One day after Jonathan Ross’ brief tenure as Hugo host, German writer Sibylle Lewitscharoff, winner of the prestigious Büchner award and several other big literary prizes, held a speech at the Dresden Staatsschauspiel theatre, wherein she said some very stupid things about in vitro fertilisation and that children conceived that way were not real people, but “half-beings”. Oh yes, and she’s also in favour of the biblical masturbation ban (Maybe try it sometime. And read some Lois McMaster Bujold, while you’re at it.) and hates feminists. The full text of Ms. Lewitscharoff’s rant can be found here, the audio version here.
Now Ms. Lewitscharoff has been going off the deep end for a while now – earlier this year I linked to her lengthy anti-Amazon rant over at Pegasus Pulp. But this speech really was mindblowingly stupid – crap straight from a dystopian SF novel of the 1960s and it didn’t even make sense then. What does the manner of conception have to do with whether or not a child is fully human? And why are we even having this discussion in 2014, 36 years after the first child conceived via in vitro fertilisation was born?
As always when a prominent person says something stupid, a lot of people are offering angry responses. I’m not going to link to them all, because in that case this post would be novelette length at least. I do like this response by Judith Schalansky, a lesbian writer who became pregnant via IVF and this one by publisher Jo Lendle, who also happens to be uncle of a kid conceived via IVF. Finally, there is also this delightfully snarky response by Sibylle Berg, who also wonders why on Earth people are seriously debating whether children conceived via IVF are human or whether being gay is acceptable in the year 2014, when those issues should long have been resolved and we actually have bigger problems.
Meanwhile, Ms. Lewitscharoff tries to justify her words with the usual, “Why can’t I be allowed to say what I believe? Why must I censor myself?” (Maybe she should write columns for the SFWA Bulletin). We also get the inevitable call for civility, this time courtesy of Jens Bisky (whose Dad was head of the Left Party for years), who believes we should civilly disagree with people like Sibylle Lewitscharoff rather than yell at them.
At the Süddeutsche Zeitung, Christoph Schmidt places Ms. Lewitscharoff’s fauxpology and the way she is casting herself as the victim of a pervasive “terror of virtue”, which persecutes people for speaking their mind, into a long line of renown German language writers who said something stupid, were called out on it and then complained about politically correct persecution and points out freedom of art does not mean that artists and writers can say something stupid without being called out on it. If anything, Christoph Schmidt misses several incidents, including pretty much every instance of “Günther Grass says something stupid” (happens about once a year except 2013, because Grass was ill) ever.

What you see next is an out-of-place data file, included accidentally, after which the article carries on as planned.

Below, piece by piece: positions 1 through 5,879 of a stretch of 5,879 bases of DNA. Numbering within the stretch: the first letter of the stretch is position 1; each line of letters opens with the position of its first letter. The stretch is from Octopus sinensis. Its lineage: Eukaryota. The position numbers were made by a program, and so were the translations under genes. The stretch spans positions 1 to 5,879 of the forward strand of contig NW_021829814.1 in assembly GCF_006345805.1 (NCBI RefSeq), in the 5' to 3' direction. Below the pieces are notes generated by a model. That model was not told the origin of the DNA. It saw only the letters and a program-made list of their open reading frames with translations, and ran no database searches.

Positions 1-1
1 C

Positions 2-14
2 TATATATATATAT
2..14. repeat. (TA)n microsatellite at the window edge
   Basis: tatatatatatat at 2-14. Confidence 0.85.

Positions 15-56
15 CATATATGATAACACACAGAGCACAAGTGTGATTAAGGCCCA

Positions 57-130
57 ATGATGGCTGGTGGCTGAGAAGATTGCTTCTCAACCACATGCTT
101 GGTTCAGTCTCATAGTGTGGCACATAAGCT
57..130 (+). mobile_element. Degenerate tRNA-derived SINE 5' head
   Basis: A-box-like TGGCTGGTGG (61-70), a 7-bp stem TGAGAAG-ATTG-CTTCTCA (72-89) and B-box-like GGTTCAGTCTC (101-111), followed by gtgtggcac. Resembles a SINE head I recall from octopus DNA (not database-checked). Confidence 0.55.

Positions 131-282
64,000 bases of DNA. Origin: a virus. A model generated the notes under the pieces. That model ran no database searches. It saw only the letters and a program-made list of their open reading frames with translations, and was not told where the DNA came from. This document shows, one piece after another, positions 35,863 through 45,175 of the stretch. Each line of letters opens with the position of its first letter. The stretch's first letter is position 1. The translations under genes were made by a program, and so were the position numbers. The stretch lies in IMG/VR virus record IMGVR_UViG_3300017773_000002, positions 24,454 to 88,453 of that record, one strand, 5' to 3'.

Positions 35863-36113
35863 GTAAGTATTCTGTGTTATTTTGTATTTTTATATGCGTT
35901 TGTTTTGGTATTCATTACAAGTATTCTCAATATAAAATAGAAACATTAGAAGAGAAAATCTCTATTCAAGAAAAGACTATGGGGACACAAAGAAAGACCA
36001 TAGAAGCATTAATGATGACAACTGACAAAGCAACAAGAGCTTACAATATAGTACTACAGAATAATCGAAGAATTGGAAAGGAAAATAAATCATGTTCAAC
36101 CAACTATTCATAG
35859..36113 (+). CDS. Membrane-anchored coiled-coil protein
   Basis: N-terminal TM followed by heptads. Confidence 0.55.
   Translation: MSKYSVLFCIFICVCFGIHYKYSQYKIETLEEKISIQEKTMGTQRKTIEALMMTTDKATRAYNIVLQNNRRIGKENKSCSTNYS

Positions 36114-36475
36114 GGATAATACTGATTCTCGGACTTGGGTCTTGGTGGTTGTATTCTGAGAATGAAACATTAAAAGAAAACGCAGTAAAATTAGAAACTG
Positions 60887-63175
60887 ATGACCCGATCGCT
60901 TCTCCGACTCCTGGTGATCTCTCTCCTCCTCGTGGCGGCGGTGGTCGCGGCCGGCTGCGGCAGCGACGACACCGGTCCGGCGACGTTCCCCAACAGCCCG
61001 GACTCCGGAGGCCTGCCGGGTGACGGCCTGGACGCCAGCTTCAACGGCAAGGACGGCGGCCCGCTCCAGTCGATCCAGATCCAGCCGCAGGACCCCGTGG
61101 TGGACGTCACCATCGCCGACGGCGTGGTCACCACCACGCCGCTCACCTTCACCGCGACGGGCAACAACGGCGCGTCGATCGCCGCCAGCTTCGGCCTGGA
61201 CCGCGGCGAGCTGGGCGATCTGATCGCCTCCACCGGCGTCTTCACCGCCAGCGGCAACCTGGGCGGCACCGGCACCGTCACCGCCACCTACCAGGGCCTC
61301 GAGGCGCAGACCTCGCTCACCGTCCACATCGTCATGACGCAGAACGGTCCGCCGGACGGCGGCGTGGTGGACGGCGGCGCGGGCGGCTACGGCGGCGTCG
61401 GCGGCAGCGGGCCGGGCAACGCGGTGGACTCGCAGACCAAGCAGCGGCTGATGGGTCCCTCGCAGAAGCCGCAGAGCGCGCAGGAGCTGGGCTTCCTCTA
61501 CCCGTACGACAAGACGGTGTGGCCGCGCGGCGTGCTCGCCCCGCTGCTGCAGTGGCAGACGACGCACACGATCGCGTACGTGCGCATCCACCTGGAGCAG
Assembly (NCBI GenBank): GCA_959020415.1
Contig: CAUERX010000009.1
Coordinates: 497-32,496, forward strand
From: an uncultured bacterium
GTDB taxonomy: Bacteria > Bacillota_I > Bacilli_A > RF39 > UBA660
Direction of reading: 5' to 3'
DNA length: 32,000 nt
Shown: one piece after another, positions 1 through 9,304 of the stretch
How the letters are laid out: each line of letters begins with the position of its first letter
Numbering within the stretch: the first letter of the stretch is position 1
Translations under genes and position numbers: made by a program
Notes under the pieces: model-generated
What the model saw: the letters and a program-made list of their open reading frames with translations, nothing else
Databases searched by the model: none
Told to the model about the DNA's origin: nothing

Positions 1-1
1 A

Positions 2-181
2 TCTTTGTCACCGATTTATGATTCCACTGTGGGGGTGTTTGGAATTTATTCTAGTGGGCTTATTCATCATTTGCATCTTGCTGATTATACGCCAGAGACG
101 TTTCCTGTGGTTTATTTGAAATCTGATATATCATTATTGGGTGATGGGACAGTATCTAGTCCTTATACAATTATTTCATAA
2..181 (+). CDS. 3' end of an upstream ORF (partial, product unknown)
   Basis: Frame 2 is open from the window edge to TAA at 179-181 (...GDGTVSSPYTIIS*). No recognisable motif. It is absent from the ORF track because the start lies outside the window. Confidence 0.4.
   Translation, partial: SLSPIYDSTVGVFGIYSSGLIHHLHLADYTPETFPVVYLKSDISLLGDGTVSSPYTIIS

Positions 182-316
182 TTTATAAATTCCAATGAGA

“Terror of virtue” is a reference to the latest book by Thilo Sarrazin, a politician (ironically a member of the social-democratic party) and former member of the board of the German federal reserve, who decided to give up that cushy post to write noxious books dripping with racism, classism, xenophobia, islamophobia, misogyny and pretty much every other -ism and -phobia you can name. Unsurprisingly, Sarrazin also views himself as a victim of persecution, which he calls “terror of virtue”. I won’t link to Sarrazin’s latest book, because the man deserves no more publicity than he already gets. Instead, read this review by Johann Osel, wherein he points out that Sarrazin casting himself as the victim of a witch hunt is kind of rich, considering that the man has been given the space to air his noxious theses in dozens of TV talk shows.
Now Jonathan Ross is no Thilo Sarrazin nor Sibylle Lewitscharoff, both of whom are closer to VD and Orson Scott Card than to Jonathan Ross. Indeed, the very comparison would be an insult to Mr. Ross and so far I think I have managed to refrain from insulting Mr. Ross.
However, the way these scandals progress is always remarkably similar. A privileged person – and I include Ms. Lewitscharoff here, even though she is a woman and daughter of a Bulgarian immigrant – says something stupid and hurtful, gets called out on it and yells “Persecution, witch hunt, liberal fascism, where is my freedom of speech?” And all too often, the mainstream media sides with the privileged alleged “victim” of virtue terror witchhunts rather than with those who are marginalized.